There are some who might even consider the deliberate misrepresentation of a threat in the form of "weapons of mass destruction" to obtain authorization for an unjustified, and unjustifiable invasion of a sovereign state, and to do so by means of tricking members of Congress into appropriating for, if not approving, an illegal war if not a felony then at least a high crime, in which case reason, and poetic justice, would dictate that it's time the "three strikes" law be applied to this administration. Maybe, to paraphrase the words of a notable California Republican, Governor Arnold Schwarzenegger, it's time to tell Bush and Co. "Hasta la vista, baby!"

Tuesday, April 04, 2006

Quotes of the Day

Two quotes today. The first is from HANK ROSENFELD folk journalist, and radio humorist, in reference to the fall of Tom DeLay:

"Dig the great rain of democracy."

(Look out Humpty Dumpty, there's more hail on the way, and it ain't "hail to the chief" either.... )

then there's this one from WOODY ALLEN:

"Life doesn't imitate art, it imitates bad television."

question for the day: who, or what, does bad television imitate?

Sunday, April 02, 2006

an extraordinary rendition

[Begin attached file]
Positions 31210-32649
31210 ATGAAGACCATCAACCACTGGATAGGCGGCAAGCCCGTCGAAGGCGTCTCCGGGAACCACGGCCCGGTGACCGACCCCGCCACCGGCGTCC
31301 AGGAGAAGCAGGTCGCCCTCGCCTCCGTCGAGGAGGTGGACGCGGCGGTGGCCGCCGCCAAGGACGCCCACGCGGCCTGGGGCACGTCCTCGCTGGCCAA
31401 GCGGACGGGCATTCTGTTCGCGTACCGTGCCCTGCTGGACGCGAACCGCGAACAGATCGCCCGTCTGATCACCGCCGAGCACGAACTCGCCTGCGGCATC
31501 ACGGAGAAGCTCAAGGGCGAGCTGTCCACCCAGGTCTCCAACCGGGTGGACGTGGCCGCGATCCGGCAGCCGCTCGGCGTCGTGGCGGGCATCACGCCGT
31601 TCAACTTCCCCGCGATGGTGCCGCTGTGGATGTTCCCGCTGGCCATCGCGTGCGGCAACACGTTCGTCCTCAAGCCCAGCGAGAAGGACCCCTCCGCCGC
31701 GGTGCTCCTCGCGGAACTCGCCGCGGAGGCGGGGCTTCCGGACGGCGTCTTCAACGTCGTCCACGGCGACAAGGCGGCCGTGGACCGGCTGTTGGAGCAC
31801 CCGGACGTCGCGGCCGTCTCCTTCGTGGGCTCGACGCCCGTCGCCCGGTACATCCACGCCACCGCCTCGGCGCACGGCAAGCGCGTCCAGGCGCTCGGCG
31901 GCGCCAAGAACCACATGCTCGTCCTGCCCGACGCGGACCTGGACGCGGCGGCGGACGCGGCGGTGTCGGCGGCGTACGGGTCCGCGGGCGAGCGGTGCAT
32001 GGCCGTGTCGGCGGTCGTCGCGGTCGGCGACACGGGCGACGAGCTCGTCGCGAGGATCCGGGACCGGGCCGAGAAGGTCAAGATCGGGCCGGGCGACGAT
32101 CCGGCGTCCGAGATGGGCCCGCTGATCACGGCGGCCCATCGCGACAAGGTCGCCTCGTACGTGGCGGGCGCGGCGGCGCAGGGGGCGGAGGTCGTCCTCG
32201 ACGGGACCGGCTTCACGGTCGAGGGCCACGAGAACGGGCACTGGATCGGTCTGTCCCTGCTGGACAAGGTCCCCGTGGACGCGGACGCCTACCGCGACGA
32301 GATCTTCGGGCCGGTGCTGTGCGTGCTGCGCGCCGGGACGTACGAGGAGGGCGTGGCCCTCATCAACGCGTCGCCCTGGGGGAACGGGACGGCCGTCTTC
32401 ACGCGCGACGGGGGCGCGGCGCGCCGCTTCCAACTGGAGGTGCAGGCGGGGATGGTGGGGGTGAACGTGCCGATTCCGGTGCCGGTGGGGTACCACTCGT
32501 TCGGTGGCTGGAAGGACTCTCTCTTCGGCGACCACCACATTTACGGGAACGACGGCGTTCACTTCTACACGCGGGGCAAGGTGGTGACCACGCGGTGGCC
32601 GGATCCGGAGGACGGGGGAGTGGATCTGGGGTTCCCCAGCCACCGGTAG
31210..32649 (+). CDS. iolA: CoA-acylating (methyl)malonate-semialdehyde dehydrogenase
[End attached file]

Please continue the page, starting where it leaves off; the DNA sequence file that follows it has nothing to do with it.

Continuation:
Hear Ye, Hear Ye----Something extraordinary is going to happen in a matter of days...

On Thursday, April 6th, at 5 p.m. (EST), in in the Rayburn Foyer, the Rayburn House Office Building of Congress, in the nation's capitol, Washington, D.C. , the Center for Constitutional Rights will present a 90 minute updated production of "Guantanamo: Honor Bound to Defend Freedom," a play by Victoria Brittain and Gillian Slovo, which first premiered in Great Britain, on May 24, 2004, taken from spoken evidence presented to the English houses of Parliament in February of this year. The congressional rendition of the play has been sponsored by Representatives John Conyers and Jan Schakowsky.

Notably, the same British cast associated with the original Tricycle Theatre production will appear before the American Congress on Thursday evening, and be joined by actor, and activist, Mike Farrell who has said, in a CCR press release, that he hopes by "bringing this play to Capitol Hill we can snap Congress out of its trance and bring them to realize that the prisoners at Guantanamo are human beings who deserve to have their cases heard in a court of law. Americans demand integrity and it is time Congress lived up to its responsibility to oversee the Executive Branch." Amen to that!

Put on your running shoes, and go to the Rayburn Foyer for what promises to be a precedent-setting, consciousness-raising event on Thursday, if you can. If, like me, you find yourself 3,000 miles away, then phone your representatives in Congress, friends, colleagues, family, and everyone you know back east, and tell them daylight savings time begins on April 6th this year, at 5 p.m. when, in our nation's capitol, the lights stay on an extra 90 minutes so, in the halls of the House, we may yet hear the story of some British citizens wrongly detained, and deprived of due process in the ongoing, egregious effront to an international sense of justice known simply as Guantanamo.